Buffalo, NY, USA

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Getting Your Bearings

December 10, 2018

 

After an amazing last weekend where I got a slew of GWGO points, the riding outside subsided quite a bit. The problem was that I apparently had destroyed every good bottom bracket and bearing on my road and cyclocross bikes! No bikes meant no rides until the time came when I could get some new bearings into them. I had the bearings for a few days, but my enclosed porch work space is no good after daylight fades, so it wasn't until Saturday that I got my hands dirty.

 

I have done my own bottom bracket maintenance for a while now, and I have to say I have been blessed with good bearings and luck! When my Trek Madone's bearings gave up the ghost on Monday, I immediately thought about getting some Kogel bearings for it. I have heard such great things about these, and I was eager to try some out. They run about $109 for the ceramic BB90 bearings that the Trek takes.

 

The procedure is really a piece of cake. You remove the crankset, and you insert a tool into the bottom bracket that splays out on one end. When you hammer it back towards the splayed out end, it unseats the cartridge bearing. You pop out both sides and then you press the new ones in with a bearing press that keeps them perfectly aligned. You use a little grease and re-insert the crankset. Your bike feels like new. See the Park Tool website for their BB90 service sheet, it's great and shows the tools as well!

 

I actually did a lot of other work this Saturday. I removed and ultrasonically cleaned my chain. I washed the bike as I took it apart because it was still a mess from Monday's rainy ride. I swapped cranksets with the All City that I am bringing to the shop this week for new cables and initial set up of the 11-speed cyclocross bike take offs. The All City had a Shimano 105 53/39 and the Trek had an Ultegra 52/39 PowerTap C1 set up and also had P1 pedals. I wanted the C1 on the All City so that it had power, as I plan to use it with Shimano SPDs. The P1s will stay on the Trek and eliminate the awkward question, "How many power meters do you have on that bike?"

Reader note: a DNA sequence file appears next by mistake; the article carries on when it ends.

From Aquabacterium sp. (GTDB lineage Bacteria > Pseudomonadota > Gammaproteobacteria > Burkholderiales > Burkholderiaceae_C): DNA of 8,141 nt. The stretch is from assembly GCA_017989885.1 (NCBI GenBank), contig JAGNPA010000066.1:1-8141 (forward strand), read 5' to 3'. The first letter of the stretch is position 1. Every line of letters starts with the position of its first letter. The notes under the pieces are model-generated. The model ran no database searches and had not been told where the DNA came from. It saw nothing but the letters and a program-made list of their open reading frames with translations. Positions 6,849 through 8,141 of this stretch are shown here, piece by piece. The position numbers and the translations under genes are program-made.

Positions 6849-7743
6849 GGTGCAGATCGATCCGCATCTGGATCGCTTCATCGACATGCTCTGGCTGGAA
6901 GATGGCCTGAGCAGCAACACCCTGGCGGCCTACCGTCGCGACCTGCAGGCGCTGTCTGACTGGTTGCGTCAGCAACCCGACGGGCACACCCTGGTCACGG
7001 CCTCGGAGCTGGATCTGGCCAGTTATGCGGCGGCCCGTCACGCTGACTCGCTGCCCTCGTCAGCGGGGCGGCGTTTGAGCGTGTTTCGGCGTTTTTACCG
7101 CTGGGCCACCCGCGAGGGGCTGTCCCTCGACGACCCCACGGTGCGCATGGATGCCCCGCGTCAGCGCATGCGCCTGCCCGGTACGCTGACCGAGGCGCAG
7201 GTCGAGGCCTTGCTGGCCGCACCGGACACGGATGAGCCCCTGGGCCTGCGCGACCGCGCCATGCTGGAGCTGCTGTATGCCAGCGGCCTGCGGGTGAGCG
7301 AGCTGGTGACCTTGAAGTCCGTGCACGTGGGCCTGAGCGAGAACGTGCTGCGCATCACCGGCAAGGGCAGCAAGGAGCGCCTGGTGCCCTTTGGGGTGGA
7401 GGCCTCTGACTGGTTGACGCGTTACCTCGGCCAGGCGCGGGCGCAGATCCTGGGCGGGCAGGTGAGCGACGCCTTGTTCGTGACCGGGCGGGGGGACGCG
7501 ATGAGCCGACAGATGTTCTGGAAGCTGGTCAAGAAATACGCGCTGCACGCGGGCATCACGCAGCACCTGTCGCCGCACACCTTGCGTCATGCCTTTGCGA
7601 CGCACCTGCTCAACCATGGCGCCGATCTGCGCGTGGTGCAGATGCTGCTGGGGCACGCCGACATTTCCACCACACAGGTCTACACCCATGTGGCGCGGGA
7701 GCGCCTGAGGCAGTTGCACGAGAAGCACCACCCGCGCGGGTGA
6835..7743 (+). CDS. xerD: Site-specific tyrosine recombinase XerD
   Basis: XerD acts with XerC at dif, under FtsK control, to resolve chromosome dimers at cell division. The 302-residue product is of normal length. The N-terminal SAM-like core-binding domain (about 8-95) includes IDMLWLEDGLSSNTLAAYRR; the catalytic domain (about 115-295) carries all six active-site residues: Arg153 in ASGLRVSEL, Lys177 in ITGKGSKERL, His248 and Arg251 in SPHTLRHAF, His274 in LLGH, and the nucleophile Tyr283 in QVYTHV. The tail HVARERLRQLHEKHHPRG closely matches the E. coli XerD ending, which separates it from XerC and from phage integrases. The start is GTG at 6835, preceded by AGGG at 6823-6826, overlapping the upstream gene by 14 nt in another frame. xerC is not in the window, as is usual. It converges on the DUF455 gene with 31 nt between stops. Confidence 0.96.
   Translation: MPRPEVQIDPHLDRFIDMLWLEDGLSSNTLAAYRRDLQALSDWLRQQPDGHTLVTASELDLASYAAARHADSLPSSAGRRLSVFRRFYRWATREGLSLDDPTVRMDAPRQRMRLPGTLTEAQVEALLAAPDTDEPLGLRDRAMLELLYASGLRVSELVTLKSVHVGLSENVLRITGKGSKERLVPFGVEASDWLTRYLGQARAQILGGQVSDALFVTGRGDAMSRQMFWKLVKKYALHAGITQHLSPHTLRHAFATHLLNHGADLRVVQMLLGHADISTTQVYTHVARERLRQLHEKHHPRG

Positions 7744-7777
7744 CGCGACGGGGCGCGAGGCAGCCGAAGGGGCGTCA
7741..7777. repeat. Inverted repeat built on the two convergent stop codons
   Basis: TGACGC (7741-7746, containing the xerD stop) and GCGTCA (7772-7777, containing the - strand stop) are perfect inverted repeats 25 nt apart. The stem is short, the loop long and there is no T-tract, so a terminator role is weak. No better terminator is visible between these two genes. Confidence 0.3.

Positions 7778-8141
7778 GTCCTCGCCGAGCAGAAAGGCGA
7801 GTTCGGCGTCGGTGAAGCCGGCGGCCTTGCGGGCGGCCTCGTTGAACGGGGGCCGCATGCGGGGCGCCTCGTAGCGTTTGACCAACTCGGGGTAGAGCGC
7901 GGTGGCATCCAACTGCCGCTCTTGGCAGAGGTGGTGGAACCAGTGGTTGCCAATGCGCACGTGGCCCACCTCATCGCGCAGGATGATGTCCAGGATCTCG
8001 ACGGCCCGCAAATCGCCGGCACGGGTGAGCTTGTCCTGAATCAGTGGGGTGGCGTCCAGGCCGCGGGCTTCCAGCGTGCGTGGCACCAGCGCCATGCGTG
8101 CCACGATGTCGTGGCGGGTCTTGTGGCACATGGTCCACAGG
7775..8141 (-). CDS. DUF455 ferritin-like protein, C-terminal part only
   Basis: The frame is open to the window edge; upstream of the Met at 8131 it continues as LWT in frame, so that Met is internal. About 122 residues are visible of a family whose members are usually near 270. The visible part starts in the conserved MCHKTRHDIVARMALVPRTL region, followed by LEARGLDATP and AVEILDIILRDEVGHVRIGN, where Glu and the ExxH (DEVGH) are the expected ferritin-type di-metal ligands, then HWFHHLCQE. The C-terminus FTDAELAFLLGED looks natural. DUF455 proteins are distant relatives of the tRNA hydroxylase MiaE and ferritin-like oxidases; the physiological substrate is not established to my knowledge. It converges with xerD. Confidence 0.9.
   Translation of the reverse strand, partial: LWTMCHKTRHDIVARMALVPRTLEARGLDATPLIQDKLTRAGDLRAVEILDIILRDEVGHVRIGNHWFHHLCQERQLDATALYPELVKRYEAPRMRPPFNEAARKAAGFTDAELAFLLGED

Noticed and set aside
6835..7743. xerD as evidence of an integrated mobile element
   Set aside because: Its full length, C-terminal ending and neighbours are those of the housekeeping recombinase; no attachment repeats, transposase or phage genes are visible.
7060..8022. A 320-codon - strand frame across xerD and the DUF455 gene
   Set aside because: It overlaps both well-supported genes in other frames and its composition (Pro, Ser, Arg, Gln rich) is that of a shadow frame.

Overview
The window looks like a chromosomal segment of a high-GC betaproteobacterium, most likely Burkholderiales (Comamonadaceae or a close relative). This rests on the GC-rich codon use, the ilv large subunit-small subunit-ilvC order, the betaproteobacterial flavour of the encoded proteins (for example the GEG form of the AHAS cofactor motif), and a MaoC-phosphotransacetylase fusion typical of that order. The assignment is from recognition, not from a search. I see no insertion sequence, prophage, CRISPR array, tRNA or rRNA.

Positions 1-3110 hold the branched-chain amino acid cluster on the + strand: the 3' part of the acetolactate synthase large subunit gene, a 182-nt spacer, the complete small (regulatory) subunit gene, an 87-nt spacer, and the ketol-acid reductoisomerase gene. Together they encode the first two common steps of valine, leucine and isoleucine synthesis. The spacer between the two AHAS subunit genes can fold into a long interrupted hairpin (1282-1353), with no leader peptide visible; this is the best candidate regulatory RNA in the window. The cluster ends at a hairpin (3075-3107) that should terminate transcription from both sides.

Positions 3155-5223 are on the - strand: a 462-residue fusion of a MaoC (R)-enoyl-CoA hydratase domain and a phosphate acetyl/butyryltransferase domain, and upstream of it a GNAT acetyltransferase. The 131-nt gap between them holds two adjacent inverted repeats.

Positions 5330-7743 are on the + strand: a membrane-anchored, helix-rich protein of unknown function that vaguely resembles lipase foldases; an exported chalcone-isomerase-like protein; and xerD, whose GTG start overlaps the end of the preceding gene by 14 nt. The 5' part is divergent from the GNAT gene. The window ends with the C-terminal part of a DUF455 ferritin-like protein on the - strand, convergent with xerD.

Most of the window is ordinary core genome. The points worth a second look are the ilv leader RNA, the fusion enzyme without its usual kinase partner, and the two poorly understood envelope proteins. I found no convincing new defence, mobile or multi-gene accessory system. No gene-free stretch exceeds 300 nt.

In swapping cranks, I got a good cleaning done on both bikes, and I made sure to re-lube them well. The Trek spins wonderfully with the new Kogel bearings. I had take some time to readjust the Sram eTap front derailleur. With the 53 tooth ring, it was enough to make the shifting up front bad. I got the FD back to factory recommended positioning, but it just wasn't shifting well when I took it off the stand. I would think I had it perfect, and then I would take off and put it on the trainer and it wouldn't shift. I was befuddled.

 

I finally broke down and watched a GCN video on eTap setup to find that the limit screws where a bit off. Once I adjusted the low limit to get the bracket about 5 mm from the chain it shifted better than ever before. Everything else was spot on, but this was the difference maker. I have really never had to adjust the FD on any of my bikes, I usually only have to do rear derailleur tweaks. Now, I have a better working knowledge of the eTap FD. 

 

I got the Trek on the trainer for a little Zwift today, and it was magical. The bottom bracket was feeling about as good as it has ever felt. Smooth. Quiet. Right. 

 

Today (Sunday), I prepared to replace the CAADX bottom bracket, but when I started ripping it apart, I noticed there was lots of mud still in the RD. When I washed this out and lubed the chain, I realized that the bottom bracket was just fine. It spins freely and quit nice. I guess I will just throw the new BB30 bearings in the drawer and wait for a problem. 

 

Hopefully, I can get in some more winter riding soon. Lots of hockey and an away trip this week, so maybe not right away. Soon. I hope. 

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